"You can say the Jesus prayer" [Zooey says to Franny], "from now 'til doomsday, but if you don't realize that the only thing that counts in the religious life is detachment, I don't see how you'll ever even move an inch. Detachment, buddy, and only detachment, desirelessness, cessation from all hankering. It's this business of desiring. If you want to know the goddam truth, that makes an actor in the first place. Why are you making me tell you things you already know? Somewhere along the line in one damn incarnation or another, if you like, you not only had a hankering to be an actor or an actress, but to be a good one. You're stuck with it now. You can't just walk out on the results of your own hankerings. Cause and effect, buddy, cause and effect. The only thing you can do now, the only religious thing you can do, is act. Act for God if you want to, be God's actress if you want to. What could be prettier?"
Zooey has this understanding of the cosmos that suggests that strong, specific human desires actually change the course of cosmic futures. So somewhere, maybe in pre-incarnational time before Franny became Franny, she wanted to be an actress. The religious thing Zooey says is to inhabit that, to honor that, to follow up on the results of that prior desiring. But why is it acting? Why specifically acting and why this weird comment at the end, "What could be prettier?" What does prettiness have to do with this? Well, if you look at the description, for instance, of Zooey's face, there's a beautiful description of how his face is beautiful, in what way his face is beautiful. We know that Franny is an attractive young woman. We know that she worries about beauty, and especially in poetry. When she's trying to explain what's wrong, part of what's wrong is that when she learns poetry in the classroom none of it seems beautiful to her; it all seems like some other kind of production, not the production of beauty. So prettiness, beauty, the aesthetic is at the heart of the spiritual practice that Zooey is urging upon Franny, the spiritual practice of acting.
And I would remind you, looking back to that passage on page 65 and into the 66, that specifically among the figures that Buddy mentions, the religious and literary figures, we find Shakespeare. And I think Shakespeare in this train of figures represents the literary that is also the dramatic. So, in our tradition Shakespeare is the literary name above all others. It's important for Salinger that Shakespeare was a dramatist. It's important for this novel that Shakespeare was a dramatist, not just because Zooey wants Franny to inhabit acting fully as her desire and as her religious practice as opposed to saying the Jesus prayer. Acting has a deeper relation to the novel and here's where we get back to that question of being in closed spaces and the lack of movement.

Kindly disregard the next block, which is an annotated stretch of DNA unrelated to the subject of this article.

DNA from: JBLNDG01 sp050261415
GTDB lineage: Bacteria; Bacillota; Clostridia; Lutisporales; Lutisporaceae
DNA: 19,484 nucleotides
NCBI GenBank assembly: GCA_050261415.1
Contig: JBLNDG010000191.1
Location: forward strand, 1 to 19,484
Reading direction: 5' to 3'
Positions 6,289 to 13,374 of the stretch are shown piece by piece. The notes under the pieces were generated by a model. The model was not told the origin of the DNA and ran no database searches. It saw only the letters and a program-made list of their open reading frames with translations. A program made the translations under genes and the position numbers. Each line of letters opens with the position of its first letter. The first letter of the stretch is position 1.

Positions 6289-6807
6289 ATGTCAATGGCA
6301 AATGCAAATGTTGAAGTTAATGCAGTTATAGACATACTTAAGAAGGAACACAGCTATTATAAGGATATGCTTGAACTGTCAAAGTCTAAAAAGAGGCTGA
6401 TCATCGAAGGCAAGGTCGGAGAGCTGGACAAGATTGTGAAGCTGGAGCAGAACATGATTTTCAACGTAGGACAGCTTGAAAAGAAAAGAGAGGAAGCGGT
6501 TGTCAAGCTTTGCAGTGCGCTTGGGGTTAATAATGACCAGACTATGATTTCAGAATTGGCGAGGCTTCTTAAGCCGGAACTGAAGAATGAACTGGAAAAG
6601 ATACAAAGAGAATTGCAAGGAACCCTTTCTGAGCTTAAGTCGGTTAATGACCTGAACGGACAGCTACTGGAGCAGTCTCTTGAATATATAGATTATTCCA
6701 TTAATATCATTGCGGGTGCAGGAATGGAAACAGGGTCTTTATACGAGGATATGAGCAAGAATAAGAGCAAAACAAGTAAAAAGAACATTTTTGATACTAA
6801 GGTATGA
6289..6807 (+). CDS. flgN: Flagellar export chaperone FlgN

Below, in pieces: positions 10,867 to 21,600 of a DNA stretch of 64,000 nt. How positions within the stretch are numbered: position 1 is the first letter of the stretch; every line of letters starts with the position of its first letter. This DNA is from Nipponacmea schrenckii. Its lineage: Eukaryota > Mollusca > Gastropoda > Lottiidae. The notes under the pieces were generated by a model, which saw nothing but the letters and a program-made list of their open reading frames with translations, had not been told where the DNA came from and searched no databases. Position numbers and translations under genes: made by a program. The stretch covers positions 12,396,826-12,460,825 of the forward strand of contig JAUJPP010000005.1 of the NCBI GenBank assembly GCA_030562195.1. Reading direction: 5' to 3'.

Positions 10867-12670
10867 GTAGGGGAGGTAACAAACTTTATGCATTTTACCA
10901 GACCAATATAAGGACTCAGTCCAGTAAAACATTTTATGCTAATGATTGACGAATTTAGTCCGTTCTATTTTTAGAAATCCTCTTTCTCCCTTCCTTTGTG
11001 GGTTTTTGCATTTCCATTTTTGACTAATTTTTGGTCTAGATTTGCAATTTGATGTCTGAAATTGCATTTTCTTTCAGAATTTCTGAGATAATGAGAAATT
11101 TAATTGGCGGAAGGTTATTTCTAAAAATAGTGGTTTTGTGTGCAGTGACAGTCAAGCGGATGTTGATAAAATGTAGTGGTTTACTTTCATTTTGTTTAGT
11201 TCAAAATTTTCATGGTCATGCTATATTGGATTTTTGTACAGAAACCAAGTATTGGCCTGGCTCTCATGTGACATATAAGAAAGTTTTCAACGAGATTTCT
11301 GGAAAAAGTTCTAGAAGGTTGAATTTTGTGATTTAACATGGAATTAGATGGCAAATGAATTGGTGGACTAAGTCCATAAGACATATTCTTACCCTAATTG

If you think about this novel, it has the structures of drama. It takes place in small rooms. If you begin to think about it, you can almost see the set changes: in the diner, on the train station. That's about the most open place, on the train platform. That's about the most open place we see. In the diner, in the apartment: all you do in the apartment is move from one room to another. These are dramatic spaces. Moreover, the bathroom: completely a dramatic space. It even has a curtain hiding Zooey from his mother. Acting becomes a religious practice for much more than Franny, not just for Franny and for Zooey 'cause Zooey's an actor too. It's a religious practice for the novel itself. And that, I would suggest to you, is where we can begin to bring some of those obvious things: the prevalence of dialog, those enclosed spaces, the tone, the exaggerated tone, the somewhat histrionic quality, the combativeness of that conversation, its sheer style. These are great talkers!
Chapter 4. Religion and Love: The Performance of Human Connection [00:35:08]
But, I would suggest to you, Salinger is trying to balance something very carefully, that relates back to this question of doctrine versus syncretism in the religious sphere of the novel, in the religious thematic material of the novel. And, for this, I'd like to look at the very end of the novel. Zooey finally suggests that it's attention to the audience that makes an actor really a special actor, a religious actor, and he points back to advice that Buddy gave him about--sorry, that Seymour had given him--about performing on a radio show. So, they were all radio show whiz kids, and one day Zooey had not wanted to shine his shoes and says--this is on page 200--that: